Colombia’s Supreme Court sentenced a Cali citizen to a year and a half in prison over a slanderous comment the man had left on a local news website.
The decision establishes a law that might force users of the Internet to act more responsible, when they leave comments.
|“What can you expect of a rat like Escalante who even Club Colombia and Comfenalco sacked for her mismanagement (…) a thief uncovering the thieves? Bah!”|
In November 2008 Gonzalo Lopez left a comment on an article published by Cali newspaper El Pais in which he accused local administration official Gloria Escalante of being a thief.
“What can you expect of a rat like Escalante who even Club Colombia and Comfenalco sacked for her mismanagement (…) a thief uncovering the thieves? Bah!” said Lopez on the local news website under a pseudonym.
Escalante, then administrative and the human resources manager of public utilities company Emcali, subsequently sued the commenter for slander for which he got convicted by a local court.
Even though the comment was made under a pseudonym using an anonymous email account, authorities traced the IP address to Lopez’s office, according to El Pais.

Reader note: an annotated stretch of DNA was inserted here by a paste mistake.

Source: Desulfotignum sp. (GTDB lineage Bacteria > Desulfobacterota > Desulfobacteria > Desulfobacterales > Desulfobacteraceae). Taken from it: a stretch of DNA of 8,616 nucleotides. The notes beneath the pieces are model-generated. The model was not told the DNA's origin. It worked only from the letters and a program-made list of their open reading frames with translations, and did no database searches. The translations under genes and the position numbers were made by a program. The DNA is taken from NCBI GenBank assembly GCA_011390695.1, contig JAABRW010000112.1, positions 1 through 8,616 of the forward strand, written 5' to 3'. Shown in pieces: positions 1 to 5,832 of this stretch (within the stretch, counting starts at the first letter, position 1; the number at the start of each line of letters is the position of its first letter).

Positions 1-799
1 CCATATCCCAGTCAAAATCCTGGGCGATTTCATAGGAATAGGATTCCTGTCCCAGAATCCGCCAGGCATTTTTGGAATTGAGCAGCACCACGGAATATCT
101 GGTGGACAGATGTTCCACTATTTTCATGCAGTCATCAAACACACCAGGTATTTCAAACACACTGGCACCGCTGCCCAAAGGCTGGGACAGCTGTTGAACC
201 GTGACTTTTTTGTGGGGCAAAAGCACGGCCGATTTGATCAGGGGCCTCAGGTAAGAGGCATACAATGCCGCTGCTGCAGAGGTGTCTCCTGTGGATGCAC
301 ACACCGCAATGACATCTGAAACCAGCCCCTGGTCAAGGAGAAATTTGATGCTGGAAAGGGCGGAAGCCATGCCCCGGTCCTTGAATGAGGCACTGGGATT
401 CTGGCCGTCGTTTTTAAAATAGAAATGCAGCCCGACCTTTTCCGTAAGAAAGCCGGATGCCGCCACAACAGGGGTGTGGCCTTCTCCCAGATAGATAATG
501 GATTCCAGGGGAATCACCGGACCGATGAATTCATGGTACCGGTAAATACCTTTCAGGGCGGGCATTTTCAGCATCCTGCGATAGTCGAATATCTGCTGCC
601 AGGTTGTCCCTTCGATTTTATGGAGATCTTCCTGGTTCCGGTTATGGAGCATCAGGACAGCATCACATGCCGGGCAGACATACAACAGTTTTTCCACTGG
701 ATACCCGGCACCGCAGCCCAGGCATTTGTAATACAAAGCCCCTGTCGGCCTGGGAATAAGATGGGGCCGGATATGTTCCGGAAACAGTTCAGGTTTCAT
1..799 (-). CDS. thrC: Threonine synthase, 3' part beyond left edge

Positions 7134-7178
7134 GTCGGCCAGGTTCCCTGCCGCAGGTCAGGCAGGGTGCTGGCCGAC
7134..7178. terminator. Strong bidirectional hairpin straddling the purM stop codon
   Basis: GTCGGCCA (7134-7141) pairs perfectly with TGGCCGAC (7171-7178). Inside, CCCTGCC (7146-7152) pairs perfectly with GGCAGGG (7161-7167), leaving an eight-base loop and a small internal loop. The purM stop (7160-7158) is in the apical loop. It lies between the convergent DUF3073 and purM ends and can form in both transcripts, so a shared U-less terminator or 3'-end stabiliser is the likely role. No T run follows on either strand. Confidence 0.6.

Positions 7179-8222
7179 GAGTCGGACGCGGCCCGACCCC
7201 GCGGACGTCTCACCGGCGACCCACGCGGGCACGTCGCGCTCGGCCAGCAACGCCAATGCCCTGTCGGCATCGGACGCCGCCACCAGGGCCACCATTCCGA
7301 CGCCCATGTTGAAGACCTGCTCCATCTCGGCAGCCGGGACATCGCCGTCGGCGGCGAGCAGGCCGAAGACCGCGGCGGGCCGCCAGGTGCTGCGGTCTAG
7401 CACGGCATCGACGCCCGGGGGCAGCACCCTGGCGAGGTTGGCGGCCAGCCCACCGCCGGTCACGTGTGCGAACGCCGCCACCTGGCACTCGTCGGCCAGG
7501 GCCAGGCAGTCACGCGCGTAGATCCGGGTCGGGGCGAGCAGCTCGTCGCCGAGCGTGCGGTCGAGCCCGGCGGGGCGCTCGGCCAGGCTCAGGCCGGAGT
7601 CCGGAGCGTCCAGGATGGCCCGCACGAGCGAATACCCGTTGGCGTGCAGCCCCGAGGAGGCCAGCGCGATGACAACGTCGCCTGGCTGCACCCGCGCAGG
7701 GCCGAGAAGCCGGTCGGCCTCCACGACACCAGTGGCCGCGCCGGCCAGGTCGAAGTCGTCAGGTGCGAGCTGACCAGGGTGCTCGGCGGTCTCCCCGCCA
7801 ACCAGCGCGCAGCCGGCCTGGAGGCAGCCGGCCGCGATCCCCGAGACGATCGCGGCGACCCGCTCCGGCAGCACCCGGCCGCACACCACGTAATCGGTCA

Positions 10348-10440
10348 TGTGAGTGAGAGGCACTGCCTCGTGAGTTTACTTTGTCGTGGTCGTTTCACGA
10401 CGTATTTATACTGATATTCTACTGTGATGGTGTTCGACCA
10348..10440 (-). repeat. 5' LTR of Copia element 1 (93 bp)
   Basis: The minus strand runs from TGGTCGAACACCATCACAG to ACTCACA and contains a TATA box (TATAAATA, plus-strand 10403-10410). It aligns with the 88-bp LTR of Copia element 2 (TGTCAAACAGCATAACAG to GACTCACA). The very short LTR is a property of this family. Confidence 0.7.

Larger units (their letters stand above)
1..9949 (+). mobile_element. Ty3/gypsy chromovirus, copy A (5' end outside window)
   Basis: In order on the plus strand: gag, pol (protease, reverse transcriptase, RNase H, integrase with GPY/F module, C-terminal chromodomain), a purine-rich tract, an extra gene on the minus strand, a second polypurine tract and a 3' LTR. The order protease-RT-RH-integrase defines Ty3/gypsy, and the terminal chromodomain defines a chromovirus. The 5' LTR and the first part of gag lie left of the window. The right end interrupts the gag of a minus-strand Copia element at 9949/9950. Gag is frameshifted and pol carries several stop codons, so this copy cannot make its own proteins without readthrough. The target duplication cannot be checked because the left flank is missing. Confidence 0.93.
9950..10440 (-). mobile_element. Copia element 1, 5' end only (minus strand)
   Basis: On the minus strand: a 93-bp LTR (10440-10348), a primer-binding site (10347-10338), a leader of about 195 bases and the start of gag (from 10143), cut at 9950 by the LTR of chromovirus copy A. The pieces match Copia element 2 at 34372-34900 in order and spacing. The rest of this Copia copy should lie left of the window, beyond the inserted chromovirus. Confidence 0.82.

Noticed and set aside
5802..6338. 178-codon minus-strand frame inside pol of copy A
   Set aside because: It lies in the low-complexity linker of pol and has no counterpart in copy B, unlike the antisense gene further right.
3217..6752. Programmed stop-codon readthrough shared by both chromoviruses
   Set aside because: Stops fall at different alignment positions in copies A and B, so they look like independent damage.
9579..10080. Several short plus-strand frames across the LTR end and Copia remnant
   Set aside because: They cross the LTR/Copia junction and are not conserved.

The man appealed the conviction before the Supreme Court who upheld the guilty verdict, sentencing Lopez to more than 18 months in prison and a $5,000 fine.
The director of the Colombian press freedom foundation FLIP, Pedro Vaca, criticized the verdict, calling the sentence disproportionate to newspaper El Espectador.
The director warned that the conviction might discourage internet users from leaving comments on websites as comments regularly are similarly inflammatory as the one of Lopez. Vaca views the comment as an expression of opinion rather than facts or injury, he said.
- Contra la libertad de expresion? (El Espectador)
- Primera condena en Colombia por injuria en internet (El Pais)